When you say not much current, please give a minimum / maximum range of current and voltages.??

    E.
     
  12. fezder

    fezder Well-Known Member

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    well i think about maxinum voltage could be 50v and current is enought at 2 amps maxinum. I just have coils lying at my ''junk'' box that needs to be organized. Its the coils induktance i need to figure out, as it doesnt read on it :D i thought it would be wise to get coils organized that i know what is its induktance at certain parameters. did this help at all?...

    and when i know the induktance, then reaktance can be figured ou too?
     
    Last edited: May 15, 2012
  13. ericgibbs

    ericgibbs Well-Known Member Most Helpful Member

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    Looking at those values, I would suggest a Variac and a 1:1 mains transformer rated at 100VA to 150VA
     
  14. WTP Pepper

    WTP Pepper Active Member

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    Wein Bridge Oscillator (Google it) >>> Power amp with volume control (LM386) >>> Reversed mains (240-12VAC) transformer and there you have it.
    Add an AC meter on the output to set the voltage on/off load.
     
  15. unclejed613

    unclejed613 Well-Known Member

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    i usually just use a function generator with a square wave output. couple with a known value cap, connect a scope across the coil, and adjust the FG freq for resonance (i.e i get a sine wave, and max amplitude across the coil).

    with this calculator: http://midnightscience.com/formulas-calculators.html#formulas1 you can find the inductance.

    or if you want a more exact reading. put the scope at the FG side of the cap. resonance will be at the lowest dip in the FG output. this works because most FG outputs have either a 50 or 300 ohm output impedance, and works as a voltage divider with the series resonant circuit (the known cap and the unknown inductor). at resonance, Xl and Xc are 180 degrees out of phase and equal, so they cancel. all that's left over is the ESR of the cap in series with the DCR of the inductor.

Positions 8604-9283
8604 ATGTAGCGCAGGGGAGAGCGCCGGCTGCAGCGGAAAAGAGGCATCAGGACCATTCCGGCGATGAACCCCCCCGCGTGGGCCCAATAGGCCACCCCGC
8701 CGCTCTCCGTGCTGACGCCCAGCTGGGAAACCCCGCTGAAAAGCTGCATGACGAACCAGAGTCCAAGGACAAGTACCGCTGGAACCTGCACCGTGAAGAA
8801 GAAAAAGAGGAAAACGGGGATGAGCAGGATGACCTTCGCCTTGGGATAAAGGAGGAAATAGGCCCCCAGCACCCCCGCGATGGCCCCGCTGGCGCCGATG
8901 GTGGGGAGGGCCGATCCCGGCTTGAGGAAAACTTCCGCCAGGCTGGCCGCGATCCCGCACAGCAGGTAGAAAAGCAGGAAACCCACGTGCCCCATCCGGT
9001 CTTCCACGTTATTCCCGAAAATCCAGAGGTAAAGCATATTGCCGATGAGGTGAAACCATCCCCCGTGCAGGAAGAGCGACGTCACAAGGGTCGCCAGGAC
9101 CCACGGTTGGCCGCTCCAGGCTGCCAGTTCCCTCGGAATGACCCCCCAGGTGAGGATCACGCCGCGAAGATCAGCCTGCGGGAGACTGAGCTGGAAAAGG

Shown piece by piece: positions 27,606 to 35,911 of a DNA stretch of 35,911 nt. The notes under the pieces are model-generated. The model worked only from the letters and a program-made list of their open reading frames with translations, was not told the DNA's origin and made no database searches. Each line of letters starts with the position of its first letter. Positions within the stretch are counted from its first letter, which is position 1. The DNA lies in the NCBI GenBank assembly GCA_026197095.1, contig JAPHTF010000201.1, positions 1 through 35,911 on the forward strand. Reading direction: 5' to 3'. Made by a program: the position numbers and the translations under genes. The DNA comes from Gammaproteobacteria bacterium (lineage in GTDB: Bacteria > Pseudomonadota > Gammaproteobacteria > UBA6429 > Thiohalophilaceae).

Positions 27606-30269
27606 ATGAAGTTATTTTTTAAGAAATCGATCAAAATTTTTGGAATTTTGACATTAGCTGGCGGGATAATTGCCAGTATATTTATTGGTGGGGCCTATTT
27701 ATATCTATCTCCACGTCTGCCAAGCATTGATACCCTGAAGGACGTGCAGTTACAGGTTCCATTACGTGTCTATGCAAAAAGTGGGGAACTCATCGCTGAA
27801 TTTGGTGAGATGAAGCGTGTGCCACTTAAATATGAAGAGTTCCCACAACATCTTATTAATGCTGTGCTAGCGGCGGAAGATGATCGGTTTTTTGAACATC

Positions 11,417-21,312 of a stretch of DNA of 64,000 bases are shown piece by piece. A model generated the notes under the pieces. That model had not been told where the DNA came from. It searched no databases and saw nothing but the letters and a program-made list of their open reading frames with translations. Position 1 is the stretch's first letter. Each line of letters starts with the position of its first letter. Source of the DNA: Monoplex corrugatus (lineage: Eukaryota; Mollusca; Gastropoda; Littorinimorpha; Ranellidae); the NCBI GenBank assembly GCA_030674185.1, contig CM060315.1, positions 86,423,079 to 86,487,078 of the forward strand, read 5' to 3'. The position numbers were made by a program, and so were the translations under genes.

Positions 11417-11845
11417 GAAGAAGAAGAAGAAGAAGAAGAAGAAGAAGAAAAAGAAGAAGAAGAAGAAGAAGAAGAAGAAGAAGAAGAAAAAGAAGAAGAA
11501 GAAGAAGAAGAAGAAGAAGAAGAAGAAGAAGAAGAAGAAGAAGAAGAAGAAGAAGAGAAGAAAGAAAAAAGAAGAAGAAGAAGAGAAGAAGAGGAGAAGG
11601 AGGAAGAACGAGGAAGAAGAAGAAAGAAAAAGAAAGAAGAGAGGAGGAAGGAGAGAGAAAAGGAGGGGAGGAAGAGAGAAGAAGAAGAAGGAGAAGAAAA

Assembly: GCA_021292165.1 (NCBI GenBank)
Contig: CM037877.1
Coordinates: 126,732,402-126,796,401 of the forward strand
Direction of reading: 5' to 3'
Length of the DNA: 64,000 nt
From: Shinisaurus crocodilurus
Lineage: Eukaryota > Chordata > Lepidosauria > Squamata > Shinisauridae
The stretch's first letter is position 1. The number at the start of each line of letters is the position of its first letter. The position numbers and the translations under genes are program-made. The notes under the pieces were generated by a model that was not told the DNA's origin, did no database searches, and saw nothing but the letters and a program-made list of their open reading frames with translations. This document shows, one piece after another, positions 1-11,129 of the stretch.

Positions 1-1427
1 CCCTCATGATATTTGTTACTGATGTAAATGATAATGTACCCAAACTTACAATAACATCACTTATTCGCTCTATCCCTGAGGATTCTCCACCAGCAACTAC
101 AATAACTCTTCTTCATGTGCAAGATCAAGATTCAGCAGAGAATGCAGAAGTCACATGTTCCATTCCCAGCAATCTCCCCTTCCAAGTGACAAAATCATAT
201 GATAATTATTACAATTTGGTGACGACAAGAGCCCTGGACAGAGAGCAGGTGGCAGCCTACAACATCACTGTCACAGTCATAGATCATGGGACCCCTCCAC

Last edited: May 15, 2012
  16. fezder

    fezder Well-Known Member

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    Haha, i newer thought to calculate inductance with that formula uncle, we have so ''many'' formulas at our study book that i totally forgot that one :D but that formula is somewhat familiar, just cant remember all these formulas :)
     
  17. MrAl

    MrAl Well-Known Member Most Helpful Member

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    Hi,

    A variac is usually used when somewhat higher current AC is needed to power something being tested, like 3 amps or more. They make smaller variacs too though. But certainly a frequency generator with low output impedance is going to be more versatile for testing low power circuits like small inductors and capacitors. If you have to test big inductors then a variac is good, but small signal circuit inductors are best tested with a frequency generator where you have more control over the output signal, for one thing 50 or 60Hz is not a good test frequency for many smaller inductors.
     
  18. unclejed613

    unclejed613 Well-Known Member

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    i was going to paste the formula, from that page, but to find inductance, you need to rearrange it a bit, or use this chart. where Xc and Xl are equal, is resonance.
     
  19. fezder

    fezder Well-Known Member

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    well my coils are pretty small, maybe i should get/buy signal generator then, if 50hz isnt good for testing purposes :( as i have only 50hz
     
  20. unclejed613

    unclejed613 Well-Known Member

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    also, a Gate Dip Meter is another device you can build inexpensively to measure smaller coils. it's a small RF generator with a coil on it. you couple the meter coil to the coil you are measuring (and connect a known capacitor across the coil being tested), and find the resonant frequency.. so you could use the function generator method up to 1Mhz for coils larger than 10nH, and the GDM from 1 to 100Mhz for coils smaller than 10nH.

    also, back before "antenna analyzers" were made inexpensively, GDM's were used for finding the resonant frequency of antennas. they are very handy for many things....
     
    Last edited: May 16, 2012
  21. ChrisP58

    ChrisP58 Well-Known Member

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    One reason to use a function generator, instead of an AC power line derived voltage, is that you can choose the frequency to match the target. Trying to measure small inductors or capacitors with 50 or 60 Hz will be very difficult.